to perform the reconstruction method. If you're comfortable with the concept,
    or up for a learning experience, then the reconstruction method may be a
    good option for you. If you are not comfortable with performing the
    operations, the reconstruction method may still be an option, if you have
    an open-minded repair shop, or friend, who can help you with the trickier
    parts.

    This subject has been discussed, in more detail, in the following thread:

    http://forum.notebookreview.com/asus-gaming-notebook-forum/668404-g73jh-bios-chip-replacement.html

    I recommend you give it a look. It may answer some of your questions.

    The first and most important step, in the reconstruction method, is to
    make a full copy of your SPI flash device. To do this, you will either
    need to disassemble your laptop, or duplicate the access hole modification
    I showed above. If you choose to do the access hole change, be sure to
    capture all of the plastic debris. It contains metal shielding, which can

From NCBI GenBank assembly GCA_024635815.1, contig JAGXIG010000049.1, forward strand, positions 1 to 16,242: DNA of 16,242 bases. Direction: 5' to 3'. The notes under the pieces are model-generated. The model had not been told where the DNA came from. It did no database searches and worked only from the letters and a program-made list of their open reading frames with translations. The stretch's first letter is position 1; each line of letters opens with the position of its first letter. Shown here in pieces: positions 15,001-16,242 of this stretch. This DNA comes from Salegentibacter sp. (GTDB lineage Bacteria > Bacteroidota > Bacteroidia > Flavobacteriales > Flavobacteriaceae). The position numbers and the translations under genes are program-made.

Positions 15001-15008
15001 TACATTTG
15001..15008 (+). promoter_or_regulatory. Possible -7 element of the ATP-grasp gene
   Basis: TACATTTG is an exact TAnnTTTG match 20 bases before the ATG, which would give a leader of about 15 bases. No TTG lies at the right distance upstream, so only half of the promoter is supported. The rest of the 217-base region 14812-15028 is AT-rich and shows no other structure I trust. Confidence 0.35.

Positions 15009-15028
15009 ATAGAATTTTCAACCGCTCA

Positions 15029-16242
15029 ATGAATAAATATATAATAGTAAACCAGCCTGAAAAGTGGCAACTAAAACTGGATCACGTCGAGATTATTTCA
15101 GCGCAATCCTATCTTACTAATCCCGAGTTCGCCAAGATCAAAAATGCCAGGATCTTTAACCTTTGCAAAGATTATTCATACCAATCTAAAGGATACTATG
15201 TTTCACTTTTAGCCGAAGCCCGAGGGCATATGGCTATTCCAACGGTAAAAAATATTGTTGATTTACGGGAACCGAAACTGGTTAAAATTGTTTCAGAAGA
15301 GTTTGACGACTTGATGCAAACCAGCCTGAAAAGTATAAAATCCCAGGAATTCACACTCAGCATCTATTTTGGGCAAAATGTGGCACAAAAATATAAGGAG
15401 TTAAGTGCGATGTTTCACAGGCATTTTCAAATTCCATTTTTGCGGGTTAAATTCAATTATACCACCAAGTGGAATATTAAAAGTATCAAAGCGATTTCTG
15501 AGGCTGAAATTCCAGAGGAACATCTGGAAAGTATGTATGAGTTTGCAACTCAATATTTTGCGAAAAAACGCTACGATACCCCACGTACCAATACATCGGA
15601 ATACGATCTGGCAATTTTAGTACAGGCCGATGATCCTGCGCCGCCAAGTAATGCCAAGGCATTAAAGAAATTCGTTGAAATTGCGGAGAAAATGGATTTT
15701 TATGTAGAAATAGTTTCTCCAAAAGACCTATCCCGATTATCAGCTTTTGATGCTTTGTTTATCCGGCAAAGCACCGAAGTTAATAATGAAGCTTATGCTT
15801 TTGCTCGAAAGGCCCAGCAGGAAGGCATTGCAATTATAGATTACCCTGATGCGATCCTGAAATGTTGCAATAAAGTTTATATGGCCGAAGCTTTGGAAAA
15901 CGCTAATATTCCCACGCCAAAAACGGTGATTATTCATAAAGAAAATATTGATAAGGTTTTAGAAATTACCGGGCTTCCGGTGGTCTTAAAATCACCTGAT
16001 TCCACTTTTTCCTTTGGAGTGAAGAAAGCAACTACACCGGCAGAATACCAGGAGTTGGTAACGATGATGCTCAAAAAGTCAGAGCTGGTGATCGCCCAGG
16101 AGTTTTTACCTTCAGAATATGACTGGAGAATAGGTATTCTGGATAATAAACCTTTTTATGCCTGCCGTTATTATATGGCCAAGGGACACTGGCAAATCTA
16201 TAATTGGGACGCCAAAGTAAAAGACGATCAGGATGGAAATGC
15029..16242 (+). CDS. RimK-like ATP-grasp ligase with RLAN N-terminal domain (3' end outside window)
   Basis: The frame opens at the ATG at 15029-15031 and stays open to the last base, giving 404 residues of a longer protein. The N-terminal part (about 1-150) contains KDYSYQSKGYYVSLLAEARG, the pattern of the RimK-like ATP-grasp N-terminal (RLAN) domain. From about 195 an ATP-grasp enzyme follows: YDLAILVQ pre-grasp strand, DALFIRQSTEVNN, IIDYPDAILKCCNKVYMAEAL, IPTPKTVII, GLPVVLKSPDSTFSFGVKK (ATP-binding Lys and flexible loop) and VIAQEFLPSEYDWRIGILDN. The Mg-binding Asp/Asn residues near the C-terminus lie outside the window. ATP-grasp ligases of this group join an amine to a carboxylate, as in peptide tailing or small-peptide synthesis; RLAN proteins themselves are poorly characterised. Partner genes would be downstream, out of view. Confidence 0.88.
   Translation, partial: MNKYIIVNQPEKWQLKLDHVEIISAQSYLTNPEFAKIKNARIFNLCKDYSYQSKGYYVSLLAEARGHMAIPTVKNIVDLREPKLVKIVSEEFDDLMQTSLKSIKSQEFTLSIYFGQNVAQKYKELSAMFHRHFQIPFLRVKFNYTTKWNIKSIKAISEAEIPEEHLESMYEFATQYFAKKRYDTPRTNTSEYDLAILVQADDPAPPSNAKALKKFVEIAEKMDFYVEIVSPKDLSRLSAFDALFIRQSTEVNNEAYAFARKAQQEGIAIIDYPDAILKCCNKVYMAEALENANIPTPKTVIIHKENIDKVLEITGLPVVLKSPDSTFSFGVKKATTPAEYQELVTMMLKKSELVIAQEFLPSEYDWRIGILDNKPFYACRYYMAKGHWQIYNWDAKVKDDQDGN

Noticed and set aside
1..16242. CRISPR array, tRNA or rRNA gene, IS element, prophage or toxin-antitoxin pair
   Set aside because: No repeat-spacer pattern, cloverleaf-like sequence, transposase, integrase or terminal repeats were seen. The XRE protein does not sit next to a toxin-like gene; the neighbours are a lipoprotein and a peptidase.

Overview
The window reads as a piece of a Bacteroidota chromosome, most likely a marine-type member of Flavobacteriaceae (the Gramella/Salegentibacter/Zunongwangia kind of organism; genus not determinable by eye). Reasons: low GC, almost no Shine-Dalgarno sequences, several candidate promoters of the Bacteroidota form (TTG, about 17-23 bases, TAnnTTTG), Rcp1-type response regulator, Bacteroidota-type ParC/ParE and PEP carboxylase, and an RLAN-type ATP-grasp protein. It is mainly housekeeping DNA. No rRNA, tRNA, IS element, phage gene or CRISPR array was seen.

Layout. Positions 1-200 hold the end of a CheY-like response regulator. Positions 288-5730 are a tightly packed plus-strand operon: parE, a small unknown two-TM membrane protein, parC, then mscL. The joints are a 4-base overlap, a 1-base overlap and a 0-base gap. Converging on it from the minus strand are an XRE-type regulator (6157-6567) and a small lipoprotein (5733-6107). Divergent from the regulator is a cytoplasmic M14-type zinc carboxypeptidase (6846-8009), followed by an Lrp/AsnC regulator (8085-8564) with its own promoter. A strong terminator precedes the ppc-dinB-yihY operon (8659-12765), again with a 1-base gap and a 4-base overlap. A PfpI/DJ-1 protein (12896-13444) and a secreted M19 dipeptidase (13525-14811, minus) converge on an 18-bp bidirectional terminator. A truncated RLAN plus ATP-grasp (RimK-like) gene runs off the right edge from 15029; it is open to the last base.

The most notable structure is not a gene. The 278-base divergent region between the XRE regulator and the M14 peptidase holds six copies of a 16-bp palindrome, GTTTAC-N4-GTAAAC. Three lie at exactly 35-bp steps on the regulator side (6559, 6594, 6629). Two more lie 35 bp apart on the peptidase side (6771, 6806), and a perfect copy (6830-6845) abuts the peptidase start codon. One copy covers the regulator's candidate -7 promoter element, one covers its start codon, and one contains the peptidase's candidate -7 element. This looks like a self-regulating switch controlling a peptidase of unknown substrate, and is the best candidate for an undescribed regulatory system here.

lodge between pins, on your motherboard, and cause shorts. I used a
    combination of an Xacto knife, and a debris catching tray, to make the
    change. I also carefully vacuumed the area, after I was done. As mentioned
    earlier, a soldering iron can be used to cut the hole, without dropping debris.
    I would avoid Dremel or grinding tools, because it's too hard to catch all
    of the removed material.

    Once you have access to the SPI flash, you will need to rig up a
    device reader/programmer, to read the contents. I can provide an
    Aardvark cable definition, if you have access to one. Alternately, I have
    outline a Bus Pirate cable in the above mentioned link. You are not limited
    to those two options. There are many programmers/adapters available.
    My personal favorite is the Dediprog SF-100. It is fast and reliable, but
    very expensive, compared to other options:

    DediProg.com :: products

    Once we have a copy of your SPI flash, we can put together a reconstruction,
    that will hopefully bring your unit back to life.